Children treated with growth hormone at higher risk for CVD during adulthood: JAMA
Sweden: Children who receive growth hormone face a slightly elevated risk of cardiovascular events when they reach adulthood, according to a large study from Sweden.
Recombinant human growth hormone (rhGH) treatment during childhood increases the risk of cardiovascular events in early adulthood, particularly in women, suggests a recent study in the journal JAMA Pediatrics.
Treatment with rhGH is given during childhood due to growth hormone deficiency (GHD), small for gestational age (SGA), and idiopathic short stature (ISS). Recently, concerns have raise about the cardiovascular safety of rhGH; however long-term studies are limited. Anders Tidblad, Karolinska Institutet, Karolinska University Hospital, Stockholm, Sweden, and colleagues aimed to investigate the long-term risk of overall and severe cardiovascular events in patients previously treated with rhGH in childhood and whether there is an association with treatment duration or dose.
For the purpose, the researchers performed a nationwide population-based cohort study. The study included patients treated with rhGH during childhood (age 0-18 years) from January 1, 1985, to December 31, 2010, in Sweden, with follow-up through December 31, 2014. The patients were treated with rhGH owing to the factors mentioned above. Data on cardiovascular outcomes and covariates including gestational age, birth weight, birth length, socioeconomic status, and height were obtained through linkage with several health care and population-based registers.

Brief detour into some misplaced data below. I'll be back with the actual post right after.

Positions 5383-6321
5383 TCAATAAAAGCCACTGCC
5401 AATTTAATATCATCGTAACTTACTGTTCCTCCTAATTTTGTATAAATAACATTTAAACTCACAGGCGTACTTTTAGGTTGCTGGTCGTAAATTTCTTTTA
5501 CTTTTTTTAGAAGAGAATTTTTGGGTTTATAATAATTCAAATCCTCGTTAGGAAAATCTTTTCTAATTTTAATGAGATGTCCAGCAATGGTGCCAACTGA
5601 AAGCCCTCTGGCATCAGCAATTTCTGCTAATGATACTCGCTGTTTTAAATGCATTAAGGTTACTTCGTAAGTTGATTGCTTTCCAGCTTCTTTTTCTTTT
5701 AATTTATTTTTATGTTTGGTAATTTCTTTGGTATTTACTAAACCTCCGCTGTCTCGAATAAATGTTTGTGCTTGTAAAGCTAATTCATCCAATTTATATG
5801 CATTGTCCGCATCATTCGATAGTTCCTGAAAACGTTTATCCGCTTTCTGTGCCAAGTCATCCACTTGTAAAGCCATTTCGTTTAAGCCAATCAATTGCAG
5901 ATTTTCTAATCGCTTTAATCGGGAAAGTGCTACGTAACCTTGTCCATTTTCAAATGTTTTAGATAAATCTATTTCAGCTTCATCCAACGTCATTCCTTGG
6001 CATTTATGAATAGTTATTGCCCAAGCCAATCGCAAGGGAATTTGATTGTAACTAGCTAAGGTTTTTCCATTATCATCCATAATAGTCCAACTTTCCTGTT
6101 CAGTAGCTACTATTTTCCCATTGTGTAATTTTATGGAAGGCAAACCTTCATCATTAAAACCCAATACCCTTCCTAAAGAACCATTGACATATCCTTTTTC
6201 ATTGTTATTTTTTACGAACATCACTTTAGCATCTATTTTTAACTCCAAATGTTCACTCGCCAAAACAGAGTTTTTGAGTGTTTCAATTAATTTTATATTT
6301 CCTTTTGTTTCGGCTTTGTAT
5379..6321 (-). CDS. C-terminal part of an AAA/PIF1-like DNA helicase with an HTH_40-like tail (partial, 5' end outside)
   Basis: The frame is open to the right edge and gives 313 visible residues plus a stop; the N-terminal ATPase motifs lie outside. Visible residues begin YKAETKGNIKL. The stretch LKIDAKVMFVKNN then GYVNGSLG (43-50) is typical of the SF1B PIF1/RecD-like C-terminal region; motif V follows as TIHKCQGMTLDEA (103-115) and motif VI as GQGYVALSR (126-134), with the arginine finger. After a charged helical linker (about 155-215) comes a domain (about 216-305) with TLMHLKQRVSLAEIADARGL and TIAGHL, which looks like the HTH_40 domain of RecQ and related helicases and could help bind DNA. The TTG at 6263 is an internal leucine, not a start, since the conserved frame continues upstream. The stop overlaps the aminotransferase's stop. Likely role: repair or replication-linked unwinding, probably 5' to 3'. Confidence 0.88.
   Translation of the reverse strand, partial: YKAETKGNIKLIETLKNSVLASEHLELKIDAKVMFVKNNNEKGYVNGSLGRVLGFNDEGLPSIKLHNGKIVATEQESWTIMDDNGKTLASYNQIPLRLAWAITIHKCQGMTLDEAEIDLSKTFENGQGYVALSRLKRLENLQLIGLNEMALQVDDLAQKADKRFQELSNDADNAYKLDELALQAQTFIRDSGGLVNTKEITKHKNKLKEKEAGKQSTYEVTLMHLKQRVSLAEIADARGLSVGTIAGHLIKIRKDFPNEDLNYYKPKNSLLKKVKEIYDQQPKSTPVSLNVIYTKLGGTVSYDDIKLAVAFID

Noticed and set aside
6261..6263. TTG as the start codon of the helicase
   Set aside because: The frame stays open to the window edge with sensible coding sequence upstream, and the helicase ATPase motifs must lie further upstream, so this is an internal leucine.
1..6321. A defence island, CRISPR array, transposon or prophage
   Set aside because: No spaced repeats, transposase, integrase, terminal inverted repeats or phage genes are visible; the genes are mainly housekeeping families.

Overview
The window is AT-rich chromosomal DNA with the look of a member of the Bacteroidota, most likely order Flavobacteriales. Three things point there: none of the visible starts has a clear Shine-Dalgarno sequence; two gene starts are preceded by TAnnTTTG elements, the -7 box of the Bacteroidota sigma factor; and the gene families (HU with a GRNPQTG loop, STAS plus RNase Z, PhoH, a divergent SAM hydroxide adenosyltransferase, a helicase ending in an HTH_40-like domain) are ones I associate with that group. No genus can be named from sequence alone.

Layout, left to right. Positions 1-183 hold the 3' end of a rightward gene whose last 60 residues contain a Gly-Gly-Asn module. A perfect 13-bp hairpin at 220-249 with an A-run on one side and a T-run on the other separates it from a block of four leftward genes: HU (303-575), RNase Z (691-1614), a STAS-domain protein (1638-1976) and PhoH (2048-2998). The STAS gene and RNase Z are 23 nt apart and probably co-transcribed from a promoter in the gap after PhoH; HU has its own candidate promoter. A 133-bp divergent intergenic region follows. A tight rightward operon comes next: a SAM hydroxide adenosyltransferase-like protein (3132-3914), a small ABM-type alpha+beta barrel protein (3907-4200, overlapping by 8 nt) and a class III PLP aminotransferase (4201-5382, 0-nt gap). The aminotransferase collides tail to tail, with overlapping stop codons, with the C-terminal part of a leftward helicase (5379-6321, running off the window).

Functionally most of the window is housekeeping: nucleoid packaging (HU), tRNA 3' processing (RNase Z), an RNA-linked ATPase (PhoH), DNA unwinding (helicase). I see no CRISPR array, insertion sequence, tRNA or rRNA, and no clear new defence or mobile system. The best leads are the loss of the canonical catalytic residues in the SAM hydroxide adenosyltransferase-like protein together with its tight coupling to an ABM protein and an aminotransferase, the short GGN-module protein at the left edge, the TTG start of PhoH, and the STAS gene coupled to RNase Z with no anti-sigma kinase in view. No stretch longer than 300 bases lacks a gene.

The primary outcome was the first cardiovascular event recorded after the start of follow-up, and the secondary outcome was the first severe cardiovascular event.
The study included a total of 53 444 individuals (3408 patients and 50 036 controls) who were followed up for as long as 25 years.
Key findings of the study include:
- Among 1809 recorded cardiovascular events, the crude incidence rates were 25.6 events per 10 000 person-years for patients and 22.6 events per 10 000 person-years for controls.
- The adjusted hazard ratio (HR) for all cardiovascular events was higher in patients compared with controls (HR, 1.69), especially for women (HR, 2.05) compared with men (HR, 1.55).
- All subgroups had increased HRs (SGA, 1.97 ; GHD, 1.66 ; and ISS, 1.55).
- Longer duration of rhGH treatment (HR, 2.08) and total cumulative dose (HR, 2.05) were associated with higher risk for overall cardiovascular disease.
- The adjusted HR for severe cardiovascular disease was 2.27.
"In this cohort study, treatment with rhGH during childhood due to GHD, SGA, or ISS was associated with increased risks of cardiovascular events in early adulthood, particularly in women; however, conclusions of causality are still limited and the absolute risk remains low," concluded the authors.
The study, "Association of Childhood Growth Hormone Treatment With Long-term Cardiovascular Morbidity," is published in the journal JAMA Pediatrics.